On 17th January, TEaM held one of its quarterly coffee & networking events, this time with a stall from the School of Geography, following on from feedback that these events could be improved by adding some technical focus.

Geography showcased some of their X-ray diffraction equipment and provided a talking point.  The event was very popular, in fact the coffee ran out, so please remember to book on the eventbrite if you are coming, so we can make sure there’s enough next time!

The Technical Apprenticeship Programme

Editorial by Colin Baines

What the Technical Apprenticeship Programme is all about.

The University of Manchester has a long and distinguished tradition of academic excellence, and an ambitious agenda for the future. There are close links to industry, the public sector and the local community.  The University has three core goals: world-class research; outstanding learning and student experience; and social responsibility. The Technical Apprenticeship Programme seeks to ensure our young learners are educated and trained in order to assist this vision and ensure we meet our strategic targets.

The Apprenticeship’s training provider is based at Trafford College in Stretford, Manchester. Following a competitive selection process, Trafford Centre for Science and Technology was chosen from six alternative providers, prior to our first intake in September 2013. The young learners study a bespoke programme of key functional skills and work towards additional units of study which are specific to their skills and the Faculties’ strategic future requirements.

We have an annual intake of apprentices each September, selecting from around a hundred local, Greater Manchester applicants. Following internal shortlisting by a University wide technical management team, the top twenty-five candidates are invited to a selection day, where we assess their ability to work independently, within teams and discuss individual career thoughts and aspirations.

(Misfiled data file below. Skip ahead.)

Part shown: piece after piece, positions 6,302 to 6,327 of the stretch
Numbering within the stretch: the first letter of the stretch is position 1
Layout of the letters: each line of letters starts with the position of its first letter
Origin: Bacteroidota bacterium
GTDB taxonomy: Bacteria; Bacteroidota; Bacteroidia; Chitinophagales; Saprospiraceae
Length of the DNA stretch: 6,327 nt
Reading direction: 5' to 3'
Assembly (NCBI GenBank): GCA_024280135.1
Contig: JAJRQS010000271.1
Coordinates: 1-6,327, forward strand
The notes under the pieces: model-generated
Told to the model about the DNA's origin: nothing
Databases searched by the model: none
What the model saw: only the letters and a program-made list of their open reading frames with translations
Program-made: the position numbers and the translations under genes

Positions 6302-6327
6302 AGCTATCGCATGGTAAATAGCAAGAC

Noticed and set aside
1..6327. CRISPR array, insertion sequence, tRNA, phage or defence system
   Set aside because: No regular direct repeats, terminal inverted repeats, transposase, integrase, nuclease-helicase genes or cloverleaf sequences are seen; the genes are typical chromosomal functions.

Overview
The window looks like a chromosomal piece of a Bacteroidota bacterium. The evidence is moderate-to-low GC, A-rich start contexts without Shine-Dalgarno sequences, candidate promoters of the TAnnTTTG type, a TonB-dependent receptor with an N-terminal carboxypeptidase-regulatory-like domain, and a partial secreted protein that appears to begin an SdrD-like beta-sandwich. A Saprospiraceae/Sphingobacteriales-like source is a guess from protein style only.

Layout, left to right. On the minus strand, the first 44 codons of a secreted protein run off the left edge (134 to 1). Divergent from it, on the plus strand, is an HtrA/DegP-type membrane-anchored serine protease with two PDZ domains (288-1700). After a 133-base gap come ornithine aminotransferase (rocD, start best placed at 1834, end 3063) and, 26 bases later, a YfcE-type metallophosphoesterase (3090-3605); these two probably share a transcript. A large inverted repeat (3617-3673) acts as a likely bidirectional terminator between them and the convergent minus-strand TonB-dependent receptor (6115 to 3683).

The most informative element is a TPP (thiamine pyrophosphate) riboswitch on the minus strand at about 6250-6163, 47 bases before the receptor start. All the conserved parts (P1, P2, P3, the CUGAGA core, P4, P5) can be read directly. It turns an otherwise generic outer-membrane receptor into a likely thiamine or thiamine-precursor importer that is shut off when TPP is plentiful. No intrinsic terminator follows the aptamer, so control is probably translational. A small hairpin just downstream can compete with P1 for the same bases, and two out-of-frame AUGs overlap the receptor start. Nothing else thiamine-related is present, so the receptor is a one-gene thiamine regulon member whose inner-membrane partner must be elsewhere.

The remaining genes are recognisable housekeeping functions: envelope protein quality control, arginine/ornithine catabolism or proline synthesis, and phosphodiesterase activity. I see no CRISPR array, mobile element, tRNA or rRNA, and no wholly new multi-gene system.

We operate two main streams: Improving Operational Performance; Laboratory and Science Technicians. All new apprentices are initially offered a four year fixed term contract and work towards a BTEC Level 2/3 Diploma whilst studying a Level 2/3 NVQ depending on their chosen route. After successful completion, a consolidation year is built into the timetable allowing preparation for HNC/D including, employability skills such as report writing, interview practice and feedback, presentation and project management skills, further Maths and English.

Why the Apprenticeship programme was established.

The University of Manchester Technical Apprenticeship Programme in Engineering Operations and Laboratory and Associated Technical Activities was created to help solve the future demand for skilled technical staff across the University by granting young local people entry to employment via well thought out and structured training positions.

The technical workforce is largely over 50 years of age and we estimate nine percent will retire annually from this 800 strong pool. The programme is expected to encourage apprentices to develop their careers over time and become analytical scientist/support staff, senior experimental officers, laboratory technicians, technical service managers or project managers, replacing some of the outgoing staff.

Since the Apprenticeship programme began in 2013, thirteen apprentices have secured permanent positions within the University indicating the success of the programmed activities and the quality of education and training received.

The wider community need.

The time and money spent training apprentices yields several benefits including being able to train and educate young people within the culture of the organisation, fulfilling aspects of the University’s social responsibility and in the later training years, the apprentices contribute to the business whilst still acquiring useful skills and competencies.